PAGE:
I chose Sucker Brook to study because both Skidmore College and an amateur archaeologist named Louis Follet did work at the site. Follet conducted a surface collection during the 1960s. Surface collections can range from farmers simply picking up exposed artifacts in their fields, to trained archaeologists walking in a grid formation and flagging and mapping any artifacts that they find. Follet’s method of surface collection was less systematic, as he did not keep track of where exactly he found artifacts. In contrast, students from Skidmore College’s 2007 and 2009 archaeological field methods course conducted not only a more systematic surface collection, but dug test pits and an excavation unit. Test pits are usually 30x30 cm (approximately one foot by one foot) and are used to quickly get an idea of the basic elements of the site, in order to figure out where to excavate more extensively. Excavation units are typically larger than test pits, and provide more detail about a site.
I compared the artifacts recovered by Follet to the artifacts Skidmore by testing the hypothesis that Sucker Brook was a seasonally occupied Late Archaic fishing camp. I developed a set of 17 predictions based on a literature review of what the archaeological record might show for a Late Archaic seasonally occupied fishing camp. In my results section, I attempted to analyze the two groups of artifacts using the 17 different tests.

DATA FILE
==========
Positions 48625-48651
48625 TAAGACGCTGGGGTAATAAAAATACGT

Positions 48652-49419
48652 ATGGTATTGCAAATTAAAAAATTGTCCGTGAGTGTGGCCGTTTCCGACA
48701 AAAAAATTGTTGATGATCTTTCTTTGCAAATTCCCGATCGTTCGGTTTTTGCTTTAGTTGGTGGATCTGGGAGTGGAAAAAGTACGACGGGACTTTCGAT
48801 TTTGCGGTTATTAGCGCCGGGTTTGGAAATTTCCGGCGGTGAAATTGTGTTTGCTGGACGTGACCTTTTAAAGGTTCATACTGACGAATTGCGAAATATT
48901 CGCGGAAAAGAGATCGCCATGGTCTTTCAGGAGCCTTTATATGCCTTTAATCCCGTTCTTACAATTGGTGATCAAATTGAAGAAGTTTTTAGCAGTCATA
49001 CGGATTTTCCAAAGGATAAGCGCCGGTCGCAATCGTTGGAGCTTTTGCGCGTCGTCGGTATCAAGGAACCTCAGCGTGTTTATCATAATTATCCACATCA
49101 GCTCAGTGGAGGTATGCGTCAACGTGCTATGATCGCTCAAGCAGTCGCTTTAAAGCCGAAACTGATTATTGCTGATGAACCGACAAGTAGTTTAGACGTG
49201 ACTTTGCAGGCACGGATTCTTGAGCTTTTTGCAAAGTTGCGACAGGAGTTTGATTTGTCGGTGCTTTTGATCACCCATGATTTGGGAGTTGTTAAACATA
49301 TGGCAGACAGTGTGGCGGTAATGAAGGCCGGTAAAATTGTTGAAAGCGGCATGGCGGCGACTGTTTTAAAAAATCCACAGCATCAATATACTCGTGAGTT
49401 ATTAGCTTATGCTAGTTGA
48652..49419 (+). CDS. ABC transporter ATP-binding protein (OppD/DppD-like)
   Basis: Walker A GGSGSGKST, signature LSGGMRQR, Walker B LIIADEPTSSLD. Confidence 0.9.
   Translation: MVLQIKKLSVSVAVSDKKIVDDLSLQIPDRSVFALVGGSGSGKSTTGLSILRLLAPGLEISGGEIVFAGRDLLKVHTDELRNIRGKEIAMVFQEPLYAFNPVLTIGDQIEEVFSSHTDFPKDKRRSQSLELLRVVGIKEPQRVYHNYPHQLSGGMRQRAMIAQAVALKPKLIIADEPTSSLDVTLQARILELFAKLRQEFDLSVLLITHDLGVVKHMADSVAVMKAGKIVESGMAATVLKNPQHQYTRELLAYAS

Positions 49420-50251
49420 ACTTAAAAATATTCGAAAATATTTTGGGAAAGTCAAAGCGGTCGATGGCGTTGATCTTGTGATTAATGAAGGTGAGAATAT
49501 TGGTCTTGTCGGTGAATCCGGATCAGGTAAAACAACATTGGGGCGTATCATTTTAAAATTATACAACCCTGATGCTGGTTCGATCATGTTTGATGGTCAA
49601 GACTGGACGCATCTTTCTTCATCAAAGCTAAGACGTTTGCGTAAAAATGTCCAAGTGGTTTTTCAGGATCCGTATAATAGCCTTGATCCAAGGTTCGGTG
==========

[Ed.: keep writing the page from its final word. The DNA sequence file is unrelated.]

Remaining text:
Although I could not fully test this hypothesis, the results of this study showed how Follet’s surface collection generated different information about Sucker Brook in comparison to Skidmore’s surface collections, shovel test pits, and excavation unit. Follet’s surface collection resulted in an understanding of the time period that Sucker Brook was occupied and whether or not fishing had taken place. In contrast, Skidmore’s methods of recovery had the potential to contribute information human behavior occurring at the site. I found that one method of recovery is not more valuable than another, rather these different methods provide different kinds of information. Just because a collector or amateur recovers artifacts through surface collection, doesn’t necessarily mean that they can’t contribute to the knowledge about a site.